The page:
25. M. He, Q. Tan, L. Cao, Q. He, and G. Jin, “Security enhanced optical encryption system by random phase key and permutation key,” Opt. Express 17(25), 22462–22473 (2009). [CrossRef] [PubMed]

] techniques are also employed to build secure image encryption schemes. To satisfy the requirements of transmitting multiple images simultaneously, multiple-image encryption algorithms have been researched in recent years. In 2005, Situ and Zhang firstly proposed a multiple-image encryption scheme using wavelength multiplexing [26

26. G. Situ and J. Zhang, “Multiple-image encryption by wavelength multiplexing,” Opt. Lett. 30(11), 1306–1308 (2005). [CrossRef] [PubMed]

], whereas the subsequent multiple-image encryption schemes are mostly based on amplitude and phase encoding of the original images, such as the double-image encryption schemes in [27

27. R. Tao, Y. Xin, and Y. Wang, “Double image encryption based on random phase encoding in the fractional Fourier domain,” Opt. Express 15(24), 16067–16079 (2007). [CrossRef] [PubMed]

32

32. Z. Liu and S. Liu, “Double image encryption based on iterative fractional Fourier transform,” Opt. Commun. 275(2), 324–329 (2007). [CrossRef]

].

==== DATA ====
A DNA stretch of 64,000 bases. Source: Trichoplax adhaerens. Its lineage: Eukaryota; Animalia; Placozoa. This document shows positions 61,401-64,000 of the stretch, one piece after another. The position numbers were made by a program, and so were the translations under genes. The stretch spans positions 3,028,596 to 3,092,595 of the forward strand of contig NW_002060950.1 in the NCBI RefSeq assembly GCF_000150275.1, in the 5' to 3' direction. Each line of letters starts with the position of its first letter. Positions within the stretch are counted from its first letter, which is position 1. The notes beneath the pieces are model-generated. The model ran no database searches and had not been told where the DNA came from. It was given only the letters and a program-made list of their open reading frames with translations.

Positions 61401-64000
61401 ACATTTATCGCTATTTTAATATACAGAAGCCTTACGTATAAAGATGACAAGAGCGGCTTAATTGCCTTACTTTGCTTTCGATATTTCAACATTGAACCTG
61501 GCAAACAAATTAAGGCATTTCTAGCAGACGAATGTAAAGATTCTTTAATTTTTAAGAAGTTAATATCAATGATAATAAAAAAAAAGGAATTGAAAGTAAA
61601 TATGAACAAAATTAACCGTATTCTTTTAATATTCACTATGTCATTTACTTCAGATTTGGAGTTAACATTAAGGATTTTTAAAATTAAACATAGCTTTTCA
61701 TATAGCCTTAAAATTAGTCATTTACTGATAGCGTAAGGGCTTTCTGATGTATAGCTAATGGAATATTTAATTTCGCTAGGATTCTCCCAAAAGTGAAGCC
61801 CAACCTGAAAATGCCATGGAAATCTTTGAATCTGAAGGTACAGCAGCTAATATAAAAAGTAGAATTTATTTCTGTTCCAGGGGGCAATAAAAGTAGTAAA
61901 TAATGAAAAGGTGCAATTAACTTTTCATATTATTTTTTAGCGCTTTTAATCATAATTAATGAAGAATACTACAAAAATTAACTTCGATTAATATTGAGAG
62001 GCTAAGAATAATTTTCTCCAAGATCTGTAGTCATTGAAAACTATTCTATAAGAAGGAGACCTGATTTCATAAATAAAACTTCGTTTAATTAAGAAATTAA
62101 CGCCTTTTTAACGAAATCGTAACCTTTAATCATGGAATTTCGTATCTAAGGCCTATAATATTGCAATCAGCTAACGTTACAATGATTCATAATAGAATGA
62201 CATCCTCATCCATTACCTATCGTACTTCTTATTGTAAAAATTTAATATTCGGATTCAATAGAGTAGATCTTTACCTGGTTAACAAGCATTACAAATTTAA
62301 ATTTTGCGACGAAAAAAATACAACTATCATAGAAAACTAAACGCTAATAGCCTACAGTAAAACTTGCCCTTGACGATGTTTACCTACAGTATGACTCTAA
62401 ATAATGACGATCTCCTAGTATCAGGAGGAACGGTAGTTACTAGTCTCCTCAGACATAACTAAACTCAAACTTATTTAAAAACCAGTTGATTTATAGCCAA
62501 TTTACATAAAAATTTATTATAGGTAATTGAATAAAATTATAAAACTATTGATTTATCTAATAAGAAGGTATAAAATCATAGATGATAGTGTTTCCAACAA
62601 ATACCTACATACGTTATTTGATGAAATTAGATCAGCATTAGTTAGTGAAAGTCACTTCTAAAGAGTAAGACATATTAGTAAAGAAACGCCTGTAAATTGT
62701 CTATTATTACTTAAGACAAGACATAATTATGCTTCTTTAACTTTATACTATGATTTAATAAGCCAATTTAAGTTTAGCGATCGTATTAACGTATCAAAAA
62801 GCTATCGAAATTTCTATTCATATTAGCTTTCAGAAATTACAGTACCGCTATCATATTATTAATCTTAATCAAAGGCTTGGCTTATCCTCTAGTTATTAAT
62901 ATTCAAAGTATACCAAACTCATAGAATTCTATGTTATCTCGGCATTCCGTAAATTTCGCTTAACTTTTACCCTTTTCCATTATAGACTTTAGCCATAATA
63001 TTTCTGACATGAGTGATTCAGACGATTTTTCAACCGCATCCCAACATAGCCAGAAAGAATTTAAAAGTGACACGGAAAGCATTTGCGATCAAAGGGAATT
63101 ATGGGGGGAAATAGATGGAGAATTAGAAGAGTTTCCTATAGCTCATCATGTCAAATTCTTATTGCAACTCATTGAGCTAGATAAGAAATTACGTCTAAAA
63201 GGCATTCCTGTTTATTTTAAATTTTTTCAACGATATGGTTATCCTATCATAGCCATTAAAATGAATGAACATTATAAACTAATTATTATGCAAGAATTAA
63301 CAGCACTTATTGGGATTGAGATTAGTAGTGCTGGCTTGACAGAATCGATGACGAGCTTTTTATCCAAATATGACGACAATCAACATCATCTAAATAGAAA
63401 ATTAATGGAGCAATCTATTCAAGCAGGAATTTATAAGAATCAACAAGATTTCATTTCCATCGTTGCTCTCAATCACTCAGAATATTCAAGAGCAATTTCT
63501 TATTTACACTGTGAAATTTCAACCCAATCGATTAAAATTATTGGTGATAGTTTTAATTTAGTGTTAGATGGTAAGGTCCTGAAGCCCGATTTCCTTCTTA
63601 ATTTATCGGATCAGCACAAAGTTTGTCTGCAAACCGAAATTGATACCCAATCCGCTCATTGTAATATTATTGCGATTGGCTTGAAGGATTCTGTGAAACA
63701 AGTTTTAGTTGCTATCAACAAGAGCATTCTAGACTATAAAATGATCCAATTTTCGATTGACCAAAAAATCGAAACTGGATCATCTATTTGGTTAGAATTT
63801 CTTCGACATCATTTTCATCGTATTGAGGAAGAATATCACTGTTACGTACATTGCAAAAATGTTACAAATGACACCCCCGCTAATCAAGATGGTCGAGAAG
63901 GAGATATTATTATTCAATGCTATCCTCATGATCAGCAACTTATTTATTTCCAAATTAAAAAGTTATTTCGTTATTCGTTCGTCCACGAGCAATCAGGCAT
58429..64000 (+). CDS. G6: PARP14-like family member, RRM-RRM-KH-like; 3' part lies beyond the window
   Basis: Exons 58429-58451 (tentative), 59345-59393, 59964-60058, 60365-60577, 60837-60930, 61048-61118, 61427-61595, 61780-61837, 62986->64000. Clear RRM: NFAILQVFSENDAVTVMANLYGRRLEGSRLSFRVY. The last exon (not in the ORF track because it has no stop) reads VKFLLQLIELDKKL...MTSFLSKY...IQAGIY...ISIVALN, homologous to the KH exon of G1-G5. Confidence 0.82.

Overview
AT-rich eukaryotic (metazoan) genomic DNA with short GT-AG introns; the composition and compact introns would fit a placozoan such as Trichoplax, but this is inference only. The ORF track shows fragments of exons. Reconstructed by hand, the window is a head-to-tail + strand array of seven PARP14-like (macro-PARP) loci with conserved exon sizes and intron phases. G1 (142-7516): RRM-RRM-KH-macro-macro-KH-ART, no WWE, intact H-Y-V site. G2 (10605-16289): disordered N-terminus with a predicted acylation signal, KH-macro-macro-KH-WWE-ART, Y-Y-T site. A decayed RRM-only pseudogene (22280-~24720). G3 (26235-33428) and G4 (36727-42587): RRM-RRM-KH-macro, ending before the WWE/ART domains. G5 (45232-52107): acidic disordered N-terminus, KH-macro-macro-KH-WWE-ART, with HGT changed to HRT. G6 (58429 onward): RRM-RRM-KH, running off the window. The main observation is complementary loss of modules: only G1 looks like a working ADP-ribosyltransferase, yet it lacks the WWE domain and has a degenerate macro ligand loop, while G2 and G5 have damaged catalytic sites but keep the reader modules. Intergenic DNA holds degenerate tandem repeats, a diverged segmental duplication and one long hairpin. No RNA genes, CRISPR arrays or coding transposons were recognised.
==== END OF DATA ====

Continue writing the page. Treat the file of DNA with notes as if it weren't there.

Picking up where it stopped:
In this paper, we propose a novel double-image encryption scheme based on cross-image pixel scrambling in gyrator domains. The two input images will be firstly scrambled using the proposed cross-image pixel scrambling approach. By using this strategy, the two images are treated as a whole, and the pixels in the original images will be shuffled across each other. In other words, each of the two plain images will be divided into two fragmental parts, and will be transmitted in the two channels together with the fragmental parts of the other original image. Besides, simulation results prove that the pixel distributions of the scrambled images are roughly the same, which reflects that the information in the two original images has been balanced scattered into the scrambled images. Therefore, when confronted with various attacks or secret key mismatching, the security performance differences between the channels can only affect the scrambled images, and will also be balanced scattered into the two recovered images after the inverse cross-image pixel scrambling procedure, as shown in Fig. 2